WIP #9 Update: Honey Honey Ritzy Cracker Quilt

I don’t know if I have ever been more disappointed with a quilt.  I had such hopes for this quilt.  It was to be a gift for my mother-in-law.  I started this project back in June, then life happened.  I had decided that the quilt needed to be a bit bigger.  I had to look at my previous post to remind myself what the pattern was.  It really needed to be finished, no one is getting any younger!


I went back to this project at the retreat in November.  That is when I noticed the problems.

Problem #1

The first glitch was using the Frixxon fuchsia highlighter.  For some reason, it still shows a whiter line.  The blocks were in my car overnight because my husband helped me pack up the night before.  Well, November is a cool month in Minnesota.  The Frixxon markings return with a cold temperature.  When I ironed the blocks, the pink markings were gone, but you could still tell I had used some sore of marker.  I haven’t had problems with the markers before.  This was the first time I had used the fuchsia color.  I don’t know whether it was the pink color, the white fabric, or that the quilt top has been in progress since June. It isn’t really terribly noticeable, but I notice it.  Hopefully, washing the quilt will take of that problemI was hoping that a washing would get rid of any markings.

Pink highlighter markings:


White line residue:


Problem #2:

The blocks were all trimmed to the same size.  I had the center marked (as previously stated), so the process would have been the same.  I finished the last few blocks and was putting the rows together.  I even had 2 of the 9 done last spring.  When I started sewing the blocks together, some of the weren’t matching up.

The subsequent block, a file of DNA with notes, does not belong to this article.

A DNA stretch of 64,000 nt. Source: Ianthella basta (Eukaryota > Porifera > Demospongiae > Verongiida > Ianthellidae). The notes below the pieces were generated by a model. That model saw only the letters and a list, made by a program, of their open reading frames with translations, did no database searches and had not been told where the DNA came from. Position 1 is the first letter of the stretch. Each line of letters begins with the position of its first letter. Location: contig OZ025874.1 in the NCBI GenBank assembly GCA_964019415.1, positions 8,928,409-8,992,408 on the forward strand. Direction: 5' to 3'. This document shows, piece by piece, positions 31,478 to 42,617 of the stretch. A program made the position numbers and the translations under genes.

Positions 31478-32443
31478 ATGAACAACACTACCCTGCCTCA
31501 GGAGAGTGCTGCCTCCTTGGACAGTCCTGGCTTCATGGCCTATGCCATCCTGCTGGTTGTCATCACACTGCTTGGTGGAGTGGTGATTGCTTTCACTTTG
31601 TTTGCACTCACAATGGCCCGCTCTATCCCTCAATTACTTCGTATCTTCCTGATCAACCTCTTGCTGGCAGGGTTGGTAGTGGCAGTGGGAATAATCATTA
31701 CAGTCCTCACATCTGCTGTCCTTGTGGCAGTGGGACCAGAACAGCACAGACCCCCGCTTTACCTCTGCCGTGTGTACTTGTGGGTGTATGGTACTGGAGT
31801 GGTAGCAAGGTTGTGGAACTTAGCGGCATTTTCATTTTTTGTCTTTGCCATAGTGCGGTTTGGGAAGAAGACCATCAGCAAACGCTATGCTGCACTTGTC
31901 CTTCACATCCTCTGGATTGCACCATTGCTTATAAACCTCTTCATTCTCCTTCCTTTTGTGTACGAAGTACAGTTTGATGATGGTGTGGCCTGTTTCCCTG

while others matched up perfectly…


I showed my hubs what a hot mess the quilt was… his response: “Finish the quilt, but you may want to skip putting your quilt tag on it and donate it somewhere they don’t know you.”  Isn’t that a nice way of saying that quilt is “all jacked up”?

Is it worth paying to long arm this quilt?  Honey Honey Ritzy Cracker may be the first quilt I attempt to quilt on my desktop machine.  Though, that would require me to learn how to baste a quilt and wrangle that about.  I do have to learn how to use my Bernina Stitch Regulator at some point.  I just figured it would be a table topper and not a large lap quilt.  This may add to my trauma/drama…

I may have some PTSD from this quilt.  I have a bunch of fat quarters and 2 jelly rolls in this fabric line, Kate Spain’s Honey Honey.  I don’t know if I will be using them.  I really have bad memories from this quilt.

A final picture of the hot mess:

imageLinking up with Finish it Up Friday at Crazy Mom Quilts!  A finish is still a finish!

About My Pieced Life

I am in love with all things quilting. My sewing room has many works-in-progress and a large stash of fabric. I have big plans and lots of ideas of creations I would like to make. My wonderful husband supports my obsession and Carson, my Australian terrier, keeps me company while I sew.
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17 Responses to WIP #9 Update: Honey Honey Ritzy Cracker Quilt

  1. Sometimes we quilters are way too hard on ourselves. I think that your quilt top is just beautiful.

  2. pennyguglie says:

    Sorry that you had such bad luck. I have no ideas except embrace the mistakes and see themas learning experiences.

  3. Carie says:

    I think you’re being really hard on yourself, it looks great in the pictures of the whole thing. If you’re really cheesed off with it, what about designating it a garden quilt and then it doesn’t matter so much if a couple of blocks are a bit off – not that I’ve done this with any of mine of course!! I quilt all of mine on my little Brother machine – right up to double bed size, it’s a bit of a fiddle but it is very doable if you’re thinking about it!